While sports like baseball are constantly looking for ways to speed up the game, including eliminating four-pitch intentional walks and instituting pitch clocks, the NFL always seemed content to have their television broadcasts bogged down by a million commercials, time outs, injury breaks, replays, official instant replay reviews, and other moments where the players don’t actually play football.

Things may finally be changing for the better, though.

League commissioner Roger Goodell said on Wednesday that the league is working with their broadcast partners to cut down on the number of commercials during an average NFL game.

“Together with our broadcast partners, we will be working to meaningfully reduce down time and the frequency of commercial breaks in our game,” Goodell claimed in an open letter to NFL fans. “We will also be giving our broadcast partners increased flexibility to avoid untimely breaks in the action. For example, we know how annoying it is when we come back from a commercial break, kick off, and then cut to a commercial again. I hate that too. Our goal is to eliminate it.”

Thank you! There are more than enough stoppages in play already in the average football game. After a kickoff (which now mostly just results in a touchback), teams should have the usual 40 seconds to trot out their offense and get down to business.

The flip of this, though, is that the networks and cable channels who pay billions (with a B!) of dollars to broadcast NFL games need to recoup that money through commercials, so they likely won’t ax a single minute of advertising unless they absolutely have it. In other words, they won’t be doing it voluntarily or just because Goodell asks really, really nice.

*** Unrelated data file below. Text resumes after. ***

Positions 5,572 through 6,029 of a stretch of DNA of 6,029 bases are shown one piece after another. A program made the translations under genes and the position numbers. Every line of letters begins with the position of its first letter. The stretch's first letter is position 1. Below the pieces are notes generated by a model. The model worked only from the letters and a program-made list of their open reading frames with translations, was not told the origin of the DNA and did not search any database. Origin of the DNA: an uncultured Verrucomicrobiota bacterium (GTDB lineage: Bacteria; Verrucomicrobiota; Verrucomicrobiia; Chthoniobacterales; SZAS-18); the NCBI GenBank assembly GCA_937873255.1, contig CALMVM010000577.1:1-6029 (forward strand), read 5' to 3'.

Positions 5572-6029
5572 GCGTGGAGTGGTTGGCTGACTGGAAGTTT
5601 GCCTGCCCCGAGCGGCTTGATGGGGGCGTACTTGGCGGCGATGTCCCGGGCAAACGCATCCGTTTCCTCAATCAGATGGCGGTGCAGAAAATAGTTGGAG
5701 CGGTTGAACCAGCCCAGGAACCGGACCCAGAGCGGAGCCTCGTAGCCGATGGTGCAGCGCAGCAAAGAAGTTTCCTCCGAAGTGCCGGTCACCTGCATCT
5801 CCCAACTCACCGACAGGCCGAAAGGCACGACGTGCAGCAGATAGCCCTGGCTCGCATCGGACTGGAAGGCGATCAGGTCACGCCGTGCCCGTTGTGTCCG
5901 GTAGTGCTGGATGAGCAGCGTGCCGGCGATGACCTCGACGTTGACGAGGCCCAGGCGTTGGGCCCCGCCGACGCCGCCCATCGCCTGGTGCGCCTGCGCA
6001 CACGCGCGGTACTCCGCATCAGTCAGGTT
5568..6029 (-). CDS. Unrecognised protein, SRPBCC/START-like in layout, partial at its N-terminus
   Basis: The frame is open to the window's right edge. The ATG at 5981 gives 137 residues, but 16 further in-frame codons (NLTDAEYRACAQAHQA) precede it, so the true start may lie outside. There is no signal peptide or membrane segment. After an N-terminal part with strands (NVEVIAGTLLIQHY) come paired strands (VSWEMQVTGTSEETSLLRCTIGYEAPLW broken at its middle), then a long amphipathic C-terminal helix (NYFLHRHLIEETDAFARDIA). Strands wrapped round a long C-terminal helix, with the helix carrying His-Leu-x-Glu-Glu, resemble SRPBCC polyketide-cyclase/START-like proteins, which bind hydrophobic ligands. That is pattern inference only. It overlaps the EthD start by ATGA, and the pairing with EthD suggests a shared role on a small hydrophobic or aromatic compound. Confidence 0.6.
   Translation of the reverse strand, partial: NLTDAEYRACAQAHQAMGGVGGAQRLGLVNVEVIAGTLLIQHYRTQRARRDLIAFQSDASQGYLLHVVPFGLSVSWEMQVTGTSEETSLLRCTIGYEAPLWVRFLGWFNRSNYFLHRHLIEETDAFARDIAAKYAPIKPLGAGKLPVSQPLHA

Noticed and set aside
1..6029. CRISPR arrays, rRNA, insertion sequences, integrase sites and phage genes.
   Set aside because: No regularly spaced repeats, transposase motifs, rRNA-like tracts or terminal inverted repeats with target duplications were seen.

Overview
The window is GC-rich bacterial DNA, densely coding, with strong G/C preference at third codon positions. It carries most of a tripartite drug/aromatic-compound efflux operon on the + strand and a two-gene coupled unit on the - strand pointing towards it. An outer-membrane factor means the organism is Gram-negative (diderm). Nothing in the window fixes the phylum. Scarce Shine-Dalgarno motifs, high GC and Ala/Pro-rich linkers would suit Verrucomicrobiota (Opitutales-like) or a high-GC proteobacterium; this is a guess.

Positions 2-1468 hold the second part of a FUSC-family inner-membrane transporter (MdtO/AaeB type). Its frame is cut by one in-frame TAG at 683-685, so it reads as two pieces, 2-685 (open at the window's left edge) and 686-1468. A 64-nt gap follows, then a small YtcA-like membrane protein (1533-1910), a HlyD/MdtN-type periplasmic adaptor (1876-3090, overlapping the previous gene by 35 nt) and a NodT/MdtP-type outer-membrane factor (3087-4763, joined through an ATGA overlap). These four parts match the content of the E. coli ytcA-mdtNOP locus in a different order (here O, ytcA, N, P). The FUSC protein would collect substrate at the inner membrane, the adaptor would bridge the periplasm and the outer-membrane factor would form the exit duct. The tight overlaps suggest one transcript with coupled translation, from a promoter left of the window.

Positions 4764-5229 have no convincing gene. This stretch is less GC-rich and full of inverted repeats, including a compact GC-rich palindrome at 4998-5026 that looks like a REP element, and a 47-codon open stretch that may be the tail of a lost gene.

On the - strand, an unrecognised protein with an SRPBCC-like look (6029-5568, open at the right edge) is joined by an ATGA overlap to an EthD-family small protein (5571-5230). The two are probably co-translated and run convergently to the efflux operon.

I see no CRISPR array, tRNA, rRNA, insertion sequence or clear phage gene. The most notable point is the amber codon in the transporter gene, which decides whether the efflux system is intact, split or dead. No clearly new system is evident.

One of the ways that the NFL could force their hand is to make small changes in their rulebook. Goodell mentioned a couple:

Regarding game timing, we’re going to institute a play clock following the extra point when television does not take a break, and we’re considering instituting a play clock after a touchdown. We’re also going to standardize the starting of the clock after a runner goes out-of-bounds, and standardize halftime lengths in all games, so we return to the action as quickly as possible. Those are just a few of the elements we are working on to improve the pace of our game.

The league is also looking into sending all instant replay reviews to a centralized head office, rather than have the in-game refs duck under the camera hood to watch different angles of a questionable call.

Anything that lets us watch more football and less commercials seems like a good idea to us!